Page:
Linking Sketch Blocks in SOLIDWORKS
TATA Technologies - James Keller | August 8, 2016 | Comment
In the tutorial video above, we have an open sketch containing a single block.
The “3 Point Bracket” block is something we’ll want to be able to use in future designs, so we’re going to save the block to a central location. But first, we’ll want to change the color of the block so it stands out form other geometry when it’s used.
To do so, I’ll select it and then go to “Edit” > “Appearance” > “Sketch/Curve Color…” We’ll choose a green color, and then click OK, but when we do, the box still displays in black, denoting a fully defined sketch.
To display the sketch in color, we’ll first need to bring up the “Line Format” toolbar, under “Convert Entities,” and toggle the “Color Display Mode” button.
This switches sketch and edge geometry between system colors, an applied line or layer colors.
Now that we’ve got the block defined how we like, I can save it to file. We can now select the block and then click “Save Block,” from the “Blocks” toolbar.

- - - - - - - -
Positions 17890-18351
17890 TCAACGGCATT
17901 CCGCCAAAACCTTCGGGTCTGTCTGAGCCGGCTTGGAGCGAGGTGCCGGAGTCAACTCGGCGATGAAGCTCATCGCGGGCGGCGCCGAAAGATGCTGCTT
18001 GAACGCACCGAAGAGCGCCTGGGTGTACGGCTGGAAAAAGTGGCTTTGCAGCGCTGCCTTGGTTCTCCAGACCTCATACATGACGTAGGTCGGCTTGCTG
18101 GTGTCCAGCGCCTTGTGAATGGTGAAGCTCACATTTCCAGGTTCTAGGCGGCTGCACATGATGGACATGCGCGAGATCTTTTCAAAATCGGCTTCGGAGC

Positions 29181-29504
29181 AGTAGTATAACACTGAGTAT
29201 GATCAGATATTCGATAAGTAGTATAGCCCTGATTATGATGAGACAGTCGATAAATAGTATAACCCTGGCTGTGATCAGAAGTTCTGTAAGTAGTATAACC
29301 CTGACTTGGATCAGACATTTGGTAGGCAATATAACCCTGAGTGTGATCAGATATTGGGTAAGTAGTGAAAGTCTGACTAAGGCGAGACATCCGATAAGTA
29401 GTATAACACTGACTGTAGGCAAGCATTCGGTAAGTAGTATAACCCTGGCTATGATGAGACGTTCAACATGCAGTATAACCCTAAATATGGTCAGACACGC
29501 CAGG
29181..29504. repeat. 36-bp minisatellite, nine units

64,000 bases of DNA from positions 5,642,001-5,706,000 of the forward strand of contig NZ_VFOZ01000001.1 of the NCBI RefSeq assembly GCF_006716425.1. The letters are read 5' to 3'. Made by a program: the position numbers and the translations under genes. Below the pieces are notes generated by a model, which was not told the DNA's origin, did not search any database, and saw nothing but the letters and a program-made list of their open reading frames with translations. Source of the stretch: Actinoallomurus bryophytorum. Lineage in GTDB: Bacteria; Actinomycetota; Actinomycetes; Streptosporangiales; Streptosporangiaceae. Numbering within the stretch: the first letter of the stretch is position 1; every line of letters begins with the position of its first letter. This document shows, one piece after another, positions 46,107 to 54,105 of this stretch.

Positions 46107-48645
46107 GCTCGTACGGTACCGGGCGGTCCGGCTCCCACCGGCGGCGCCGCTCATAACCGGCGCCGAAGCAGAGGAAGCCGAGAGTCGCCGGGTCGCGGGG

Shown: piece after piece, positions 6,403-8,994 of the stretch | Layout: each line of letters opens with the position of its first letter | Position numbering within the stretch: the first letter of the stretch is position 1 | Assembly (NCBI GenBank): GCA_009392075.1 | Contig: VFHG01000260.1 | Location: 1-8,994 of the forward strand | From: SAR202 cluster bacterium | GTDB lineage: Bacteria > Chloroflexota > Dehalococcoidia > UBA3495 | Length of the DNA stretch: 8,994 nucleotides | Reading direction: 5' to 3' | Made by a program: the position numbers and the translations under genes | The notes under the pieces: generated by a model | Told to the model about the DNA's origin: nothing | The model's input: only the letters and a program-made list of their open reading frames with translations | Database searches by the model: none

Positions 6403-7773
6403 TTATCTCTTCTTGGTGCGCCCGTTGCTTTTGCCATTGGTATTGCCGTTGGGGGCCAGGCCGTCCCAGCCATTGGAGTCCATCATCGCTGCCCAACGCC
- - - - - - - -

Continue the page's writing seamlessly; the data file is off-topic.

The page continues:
Next, we’ll switch over to another example, where we want to insert a few instances of the three-point bracket. We’ll browse for the file to insert it and then relate each instance to the base bracket.
At this point, it’s important to know that the blocks can still be edited independently of the saved block. If we go back and edit the block definition and then resave it, instances like that in the image depicted above will still remain the same. This is because the block in the sketch is not linked to the saved block.
To link the block with its saved definition, I have to select an instance and then toggle the link icon in the property manager.
When we do this, all related instances will update to reflect the changes. Toggling the link icon again will break the connection, but does not return the block to its original definition. If we want to make sure blocks are linked to their saved definitions upon inserting them, we just need to make the “Create external reference to file” option is checked when inserting the block.
To find more tutorial videos like the one shown above, visit myigetit.com.
About the Author
James Keller has over seven years of CAD and instructional design experience, with a primary focus on SOLIDWORKS 3D design software. A strong design background allows him to wear both the hats of Engineer and Designer at once.
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